Former partners from MIA, Mind over Media and other great media literacy initiatives have teamed up to produce a Social Media Resilience Toolkit. SMaRT-EU is an intergenerational project lead by COFAC providing tools, suggestions and resources to train young people, older people and also the intermediaries and educators who work with them.
The tools will provide support in:
how to read media – particularly social media;
how to navigate with critical consciousness in the saturated and instantaneous informational social media environment;
How to use digital media for civic engagement.
SMaRT-EU will work across these two generations and across five European countries (Portugal, Spain, Croatia, Belgium, and Estonia) and seven languages (English, Portuguese, Spanish, Croatian, Dutch, Estonian and French) to develop media literacy as a form of resilienceagainst fake newsand disinformation.
In order to do this the project will produce the following outputs:
Tools for social media resilience;
Participative activities with local intergenerational community groups;
During the first two weeks in December a group of educators took part in MIA workshops in Pontypridd. The training was split into two sections; Media Literacy theory for educators and Practical workshops in digital content creation.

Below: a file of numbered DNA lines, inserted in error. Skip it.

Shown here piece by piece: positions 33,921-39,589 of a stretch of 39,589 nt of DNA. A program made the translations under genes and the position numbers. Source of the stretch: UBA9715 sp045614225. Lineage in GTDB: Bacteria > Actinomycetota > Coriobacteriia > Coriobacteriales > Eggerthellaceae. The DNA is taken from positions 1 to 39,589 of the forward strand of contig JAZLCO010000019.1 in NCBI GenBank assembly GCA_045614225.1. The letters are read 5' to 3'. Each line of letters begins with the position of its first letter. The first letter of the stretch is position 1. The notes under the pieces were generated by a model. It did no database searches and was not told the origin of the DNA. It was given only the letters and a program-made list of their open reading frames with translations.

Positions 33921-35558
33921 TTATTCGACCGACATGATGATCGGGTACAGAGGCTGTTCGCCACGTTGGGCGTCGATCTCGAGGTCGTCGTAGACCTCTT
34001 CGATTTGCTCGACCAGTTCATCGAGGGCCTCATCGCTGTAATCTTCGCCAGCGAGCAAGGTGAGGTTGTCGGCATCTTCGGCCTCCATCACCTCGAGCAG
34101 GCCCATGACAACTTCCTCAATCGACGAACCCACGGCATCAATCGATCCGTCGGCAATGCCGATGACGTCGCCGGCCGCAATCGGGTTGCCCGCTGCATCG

There have been a number of requests for follow up sessions or a repeat of the workshops for those who were unable to attend. Pontydysgu plans to run more workshops in Wales in the Spring of 2019.
GIFs are halfway between an image and video, they can relay more information than a static picture without the time investment of a video. In journalism they can be used to focus on a particular moment in an event such as in Sports. Or they can add explanation or illustration to a story.
This is a lesson activity designed to encourage critical thinking and analysis of news articles. It is adapted from a workshop at MisInfoCon. There are no right or wrong answers, the activity provides a lens through which students must analyse the stories rather than merely consume them.
Printouts news articles from a variety of sources
Example food labels
(Optional – multimedia such as a news video or podcast)
How to do it;
Introduce the activity by showing some example food labels, ask how do we know if a food is good for us?
Briefly discuss or recap what sort of things you would look for to determine how reliable and accurate a news story or piece of media is.
(You could use the cheat sheet from the theory presentation)
Ask students to work in pairs to create their own labelling system for news. They should aim to choose 4 or 5 key ingredients. Give each group one story to work with. Once they have produced their ‘tool’ give them a different story and ask them if their tool still works.
Each pair should then present back their ideas to the group.
Created in conjunction with Rula Awad and MisInfoCon